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Date: 6 Mar

As part of #NCW2020 we have been exploring the pathways of our own team here at The Careers Hub CIoS!

Name: David Sellars

Job title: Enterprise Coordinator

School attended: Backwell Comprehensive School, near Bristol

Previous Jobs: Tent erector in France (great fun!), Barman, Teacher of Economics and Business Studies, Head of Business and Vocational Education, Head of Sixth, Deputy Headteacher

Career Pathway:

I enjoyed school, socially as much as academically, especially getting the chance to play lots of team games. Economics was my favourite A-level subject, but I wish Business Studies had been introduced by the late seventies. If I was choosing A-levels now, I would definitely take Psychology, as I think it is really interesting and relevant to a wide range of jobs.

While in the Sixth Form, I decided to study Business Studies at Leicester Polytechnic (now De Montfort University) as I thought I wanted to develop a business career. Living in Leicester in the early eighties was quite a contrast to a small village outside Bristol. I enjoyed attending a city based university, but decided city life was not for me in the future. Leicester in the early eighties was quite a lively place, the ‘National Front’ was very active, but luckily so was the ‘Rock against Racism’ campaign. Interesting times!

I opted to specialise in Personnel Management (now rebranded ‘Human Resource Management’) and found the course very interesting. I also loved the social side of university, especially having the opportunity to see lots of bands: U2, the Jam, Dr Feelgood…

The recession of the early eighties led me to reconsider my career plans. I wanted to become a Personnel Manager, but my chances of getting a job looked slim. My change to wanting to become a teacher was influenced by an experience during my placement year at a large clothing manufacturer. I was sent to act as a business advisor at a conference organised by the Industrial Society at a local sixth form college and I found I really enjoyed working with young people. I think my year in industry was valuable and would recommend courses that include a work placement or placements.

I started as a teacher of Business Studies and Economics in 1984. The early years were definitely a steep learning curve and at times challenging. However, I have never regretted my decision to become a teacher. I went on to become a senior leader, but I have always most enjoyed my time in the classroom. Out of my leadership roles in schools, being Head of Sixth at a school in the Cotswolds was the most enjoyable, as I like working with older students, in particular, helping them develop their career plans.

I was deputy headteacher at Budehaven Community School for fifteen years.  Over that period, I had a range of responsibilities including behaviour, attendance, the curriculum and safeguarding.  I enjoyed the variety of roles and loved being part of a team, but often felt restricted by national government policy. As part of extensive changes to Budehaven’s staffing structure, in order to reduce costs, the decision was made to reduce from two deputy headteachers to one and I was offered voluntary redundancy, which I accepted.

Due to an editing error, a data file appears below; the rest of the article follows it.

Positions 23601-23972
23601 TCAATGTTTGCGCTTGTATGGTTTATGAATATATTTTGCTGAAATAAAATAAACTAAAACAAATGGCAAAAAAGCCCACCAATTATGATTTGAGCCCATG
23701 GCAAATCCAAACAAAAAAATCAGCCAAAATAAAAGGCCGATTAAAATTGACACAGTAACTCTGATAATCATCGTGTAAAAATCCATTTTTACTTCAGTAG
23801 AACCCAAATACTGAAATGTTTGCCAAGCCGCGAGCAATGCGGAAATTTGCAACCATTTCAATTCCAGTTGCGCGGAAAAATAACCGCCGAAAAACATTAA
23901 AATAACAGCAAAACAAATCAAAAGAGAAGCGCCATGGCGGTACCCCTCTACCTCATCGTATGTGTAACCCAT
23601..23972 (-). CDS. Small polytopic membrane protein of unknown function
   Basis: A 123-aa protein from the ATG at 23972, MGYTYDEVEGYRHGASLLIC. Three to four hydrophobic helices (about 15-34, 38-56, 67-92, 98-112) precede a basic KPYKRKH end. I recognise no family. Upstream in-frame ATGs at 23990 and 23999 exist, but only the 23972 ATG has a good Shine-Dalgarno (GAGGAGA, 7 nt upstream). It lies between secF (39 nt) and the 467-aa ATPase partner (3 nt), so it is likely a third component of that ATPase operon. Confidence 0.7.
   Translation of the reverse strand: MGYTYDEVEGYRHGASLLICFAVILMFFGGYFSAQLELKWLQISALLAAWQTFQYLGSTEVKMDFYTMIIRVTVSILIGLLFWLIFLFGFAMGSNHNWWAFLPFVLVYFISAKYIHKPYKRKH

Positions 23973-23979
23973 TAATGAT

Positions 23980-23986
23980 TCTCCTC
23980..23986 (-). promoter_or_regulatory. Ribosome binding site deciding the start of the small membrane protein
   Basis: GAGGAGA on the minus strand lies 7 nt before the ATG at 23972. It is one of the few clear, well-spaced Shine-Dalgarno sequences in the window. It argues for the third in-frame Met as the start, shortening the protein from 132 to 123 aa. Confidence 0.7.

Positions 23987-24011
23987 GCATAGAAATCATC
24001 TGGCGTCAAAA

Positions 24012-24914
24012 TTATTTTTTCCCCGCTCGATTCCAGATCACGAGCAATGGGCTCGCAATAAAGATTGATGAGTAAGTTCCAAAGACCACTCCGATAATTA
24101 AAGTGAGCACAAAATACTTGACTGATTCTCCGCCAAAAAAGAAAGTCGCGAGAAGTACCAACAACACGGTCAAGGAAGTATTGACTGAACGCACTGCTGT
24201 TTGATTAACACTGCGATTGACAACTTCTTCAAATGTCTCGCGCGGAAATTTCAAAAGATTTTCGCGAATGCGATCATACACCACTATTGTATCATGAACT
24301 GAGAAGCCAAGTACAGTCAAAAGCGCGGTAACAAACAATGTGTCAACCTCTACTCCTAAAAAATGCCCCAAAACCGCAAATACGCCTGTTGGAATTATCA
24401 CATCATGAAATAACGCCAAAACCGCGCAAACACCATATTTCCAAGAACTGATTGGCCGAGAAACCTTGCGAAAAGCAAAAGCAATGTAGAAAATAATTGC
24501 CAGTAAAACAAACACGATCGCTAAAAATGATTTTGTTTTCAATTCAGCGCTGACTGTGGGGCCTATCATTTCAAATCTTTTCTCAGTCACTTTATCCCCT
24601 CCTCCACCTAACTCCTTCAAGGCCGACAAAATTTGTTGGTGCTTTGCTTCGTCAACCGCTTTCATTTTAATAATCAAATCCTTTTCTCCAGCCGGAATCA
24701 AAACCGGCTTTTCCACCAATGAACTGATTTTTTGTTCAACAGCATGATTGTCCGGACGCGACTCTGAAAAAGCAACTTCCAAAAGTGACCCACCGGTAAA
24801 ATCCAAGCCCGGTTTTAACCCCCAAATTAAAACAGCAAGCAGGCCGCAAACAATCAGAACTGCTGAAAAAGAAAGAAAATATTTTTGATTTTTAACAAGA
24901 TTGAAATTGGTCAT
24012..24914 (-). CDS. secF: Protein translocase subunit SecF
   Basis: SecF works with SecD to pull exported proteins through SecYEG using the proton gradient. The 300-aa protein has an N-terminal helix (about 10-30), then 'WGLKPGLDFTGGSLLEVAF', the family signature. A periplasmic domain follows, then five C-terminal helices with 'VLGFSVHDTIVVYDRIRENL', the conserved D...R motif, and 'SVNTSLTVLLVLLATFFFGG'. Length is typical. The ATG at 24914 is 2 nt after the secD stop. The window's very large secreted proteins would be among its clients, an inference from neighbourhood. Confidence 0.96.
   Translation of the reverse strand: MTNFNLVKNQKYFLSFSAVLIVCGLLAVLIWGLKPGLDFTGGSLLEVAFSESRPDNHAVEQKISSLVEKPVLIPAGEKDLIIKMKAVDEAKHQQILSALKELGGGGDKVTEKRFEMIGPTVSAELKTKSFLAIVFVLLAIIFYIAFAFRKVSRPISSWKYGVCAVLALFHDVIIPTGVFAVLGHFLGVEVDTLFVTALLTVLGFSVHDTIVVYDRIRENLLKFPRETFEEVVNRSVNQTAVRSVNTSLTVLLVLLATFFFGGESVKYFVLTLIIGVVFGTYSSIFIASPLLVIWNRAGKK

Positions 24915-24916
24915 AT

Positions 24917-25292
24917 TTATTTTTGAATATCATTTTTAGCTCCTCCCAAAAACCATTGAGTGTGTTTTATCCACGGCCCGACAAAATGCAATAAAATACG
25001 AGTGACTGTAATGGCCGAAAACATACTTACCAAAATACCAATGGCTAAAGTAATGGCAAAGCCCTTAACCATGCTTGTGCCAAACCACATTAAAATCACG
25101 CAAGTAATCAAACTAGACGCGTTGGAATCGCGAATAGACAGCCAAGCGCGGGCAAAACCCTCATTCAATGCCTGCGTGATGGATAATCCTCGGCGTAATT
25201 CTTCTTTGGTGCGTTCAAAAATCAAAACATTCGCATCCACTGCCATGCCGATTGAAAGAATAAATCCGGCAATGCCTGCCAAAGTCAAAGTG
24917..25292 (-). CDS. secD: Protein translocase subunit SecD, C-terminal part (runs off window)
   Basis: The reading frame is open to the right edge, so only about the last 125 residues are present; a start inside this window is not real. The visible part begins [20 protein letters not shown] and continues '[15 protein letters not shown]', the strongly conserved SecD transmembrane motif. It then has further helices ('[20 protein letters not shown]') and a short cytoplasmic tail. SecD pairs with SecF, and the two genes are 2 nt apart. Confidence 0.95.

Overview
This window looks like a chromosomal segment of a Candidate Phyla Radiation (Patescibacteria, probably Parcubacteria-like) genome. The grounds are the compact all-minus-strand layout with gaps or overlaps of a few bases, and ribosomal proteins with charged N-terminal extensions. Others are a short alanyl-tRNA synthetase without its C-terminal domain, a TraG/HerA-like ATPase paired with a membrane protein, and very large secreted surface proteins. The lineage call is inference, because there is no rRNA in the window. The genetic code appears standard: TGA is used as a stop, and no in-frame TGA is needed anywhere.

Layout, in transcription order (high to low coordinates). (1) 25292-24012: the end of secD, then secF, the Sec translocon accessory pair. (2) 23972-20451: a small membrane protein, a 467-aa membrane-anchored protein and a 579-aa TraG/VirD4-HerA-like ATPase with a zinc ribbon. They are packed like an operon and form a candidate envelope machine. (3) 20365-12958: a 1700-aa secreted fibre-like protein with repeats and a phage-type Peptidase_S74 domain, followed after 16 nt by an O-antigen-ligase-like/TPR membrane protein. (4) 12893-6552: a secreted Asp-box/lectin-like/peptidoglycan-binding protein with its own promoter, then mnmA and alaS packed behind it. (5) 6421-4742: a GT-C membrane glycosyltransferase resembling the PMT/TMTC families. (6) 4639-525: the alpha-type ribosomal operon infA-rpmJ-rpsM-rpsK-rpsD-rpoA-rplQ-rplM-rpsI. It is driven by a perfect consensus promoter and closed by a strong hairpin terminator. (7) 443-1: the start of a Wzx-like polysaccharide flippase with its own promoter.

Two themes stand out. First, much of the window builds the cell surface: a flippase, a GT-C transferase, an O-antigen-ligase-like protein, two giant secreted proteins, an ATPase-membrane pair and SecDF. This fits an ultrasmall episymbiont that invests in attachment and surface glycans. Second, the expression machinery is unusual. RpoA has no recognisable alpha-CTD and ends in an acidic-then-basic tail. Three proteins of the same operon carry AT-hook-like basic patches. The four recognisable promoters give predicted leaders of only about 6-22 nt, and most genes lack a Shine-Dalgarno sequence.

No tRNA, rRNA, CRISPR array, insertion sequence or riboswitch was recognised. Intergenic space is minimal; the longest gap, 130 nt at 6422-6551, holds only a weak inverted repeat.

In April 2017, I saw a Cornwall Council job advert for ‘Enterprise Coordinators’.  I decided to apply due my experience of and interest in careers and enterprise education and my belief in its ability to inspire young people and to increase social mobility. I was delighted when I was appointed as the Enterprise Coordinator for East Cornwall. Although, initially it took me a while to adapt, as the working day of an Enterprise Coordinator is so different to that of a deputy head, I quickly grew to really enjoy the job.

What I love about my job:

I have loved a completely different way of working. I am no longer based in one school working to a timetable. Every day is different and I can plan out my own calendar. I really enjoy working in small teams with Careers Leaders and Enterprise Advisers to bring in new careers experiences for students, such as ‘I Love My Job’ events, Speed Networking, International Women’s Day events…

I feel this is a very positive and worthwhile role that can (hopefully) make a real difference to some young people’s lives. 

Number 1 careers tip:

You can never complete too much careers research, whether this is on-line (much easier than in the seventies), through careers events or work experience/shadowing.  Take every opportunity to find out about as many different job roles as possible, as you are likely to have many more jobs than I have experienced.

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